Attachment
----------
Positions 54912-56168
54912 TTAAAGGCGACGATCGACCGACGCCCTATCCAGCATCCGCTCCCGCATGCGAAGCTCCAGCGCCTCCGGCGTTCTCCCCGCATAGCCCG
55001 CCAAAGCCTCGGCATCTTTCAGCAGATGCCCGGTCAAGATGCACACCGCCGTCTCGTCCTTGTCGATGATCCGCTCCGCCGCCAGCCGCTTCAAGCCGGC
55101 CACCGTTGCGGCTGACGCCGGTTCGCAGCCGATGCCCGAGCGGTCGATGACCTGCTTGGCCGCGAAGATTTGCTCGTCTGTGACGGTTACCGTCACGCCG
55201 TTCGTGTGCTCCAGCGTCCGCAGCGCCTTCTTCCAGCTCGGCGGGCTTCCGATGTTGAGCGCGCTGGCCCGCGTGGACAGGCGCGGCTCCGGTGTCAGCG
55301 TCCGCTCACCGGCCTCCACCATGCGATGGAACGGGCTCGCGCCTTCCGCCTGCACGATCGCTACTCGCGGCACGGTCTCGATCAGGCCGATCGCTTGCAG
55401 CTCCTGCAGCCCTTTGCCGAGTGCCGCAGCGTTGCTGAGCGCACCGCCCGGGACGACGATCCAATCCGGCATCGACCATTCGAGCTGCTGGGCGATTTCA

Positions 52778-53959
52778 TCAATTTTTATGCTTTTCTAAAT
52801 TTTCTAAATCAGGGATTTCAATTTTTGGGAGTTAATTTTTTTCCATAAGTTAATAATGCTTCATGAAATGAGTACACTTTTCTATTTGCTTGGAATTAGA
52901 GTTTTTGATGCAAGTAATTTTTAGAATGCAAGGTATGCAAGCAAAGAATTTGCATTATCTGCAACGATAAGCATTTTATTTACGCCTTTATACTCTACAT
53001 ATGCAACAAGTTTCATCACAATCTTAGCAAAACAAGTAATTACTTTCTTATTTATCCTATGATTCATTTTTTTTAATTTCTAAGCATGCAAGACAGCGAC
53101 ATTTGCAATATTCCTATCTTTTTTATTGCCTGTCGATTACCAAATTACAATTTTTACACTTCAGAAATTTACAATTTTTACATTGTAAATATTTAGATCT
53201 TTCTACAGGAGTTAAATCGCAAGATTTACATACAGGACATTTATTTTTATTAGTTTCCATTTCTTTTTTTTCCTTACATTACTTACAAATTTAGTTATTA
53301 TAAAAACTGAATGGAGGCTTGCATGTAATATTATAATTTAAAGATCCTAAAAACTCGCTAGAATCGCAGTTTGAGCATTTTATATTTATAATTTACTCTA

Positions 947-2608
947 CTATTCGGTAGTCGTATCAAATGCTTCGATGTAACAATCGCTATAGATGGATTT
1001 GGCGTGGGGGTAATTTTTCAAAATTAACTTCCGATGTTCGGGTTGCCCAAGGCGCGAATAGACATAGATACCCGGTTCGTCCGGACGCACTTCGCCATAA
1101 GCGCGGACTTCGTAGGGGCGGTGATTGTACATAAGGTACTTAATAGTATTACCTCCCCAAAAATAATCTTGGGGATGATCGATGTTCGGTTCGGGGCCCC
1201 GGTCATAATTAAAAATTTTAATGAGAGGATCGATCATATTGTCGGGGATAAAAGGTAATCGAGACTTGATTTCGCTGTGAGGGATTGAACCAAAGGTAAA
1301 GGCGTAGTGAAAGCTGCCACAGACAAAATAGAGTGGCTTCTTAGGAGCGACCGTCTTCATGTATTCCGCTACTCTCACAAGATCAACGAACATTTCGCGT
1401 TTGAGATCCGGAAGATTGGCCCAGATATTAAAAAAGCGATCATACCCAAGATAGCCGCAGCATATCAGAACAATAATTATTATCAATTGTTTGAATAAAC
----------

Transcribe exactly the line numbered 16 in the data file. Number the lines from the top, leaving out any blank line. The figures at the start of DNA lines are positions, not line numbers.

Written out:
Positions 947-2608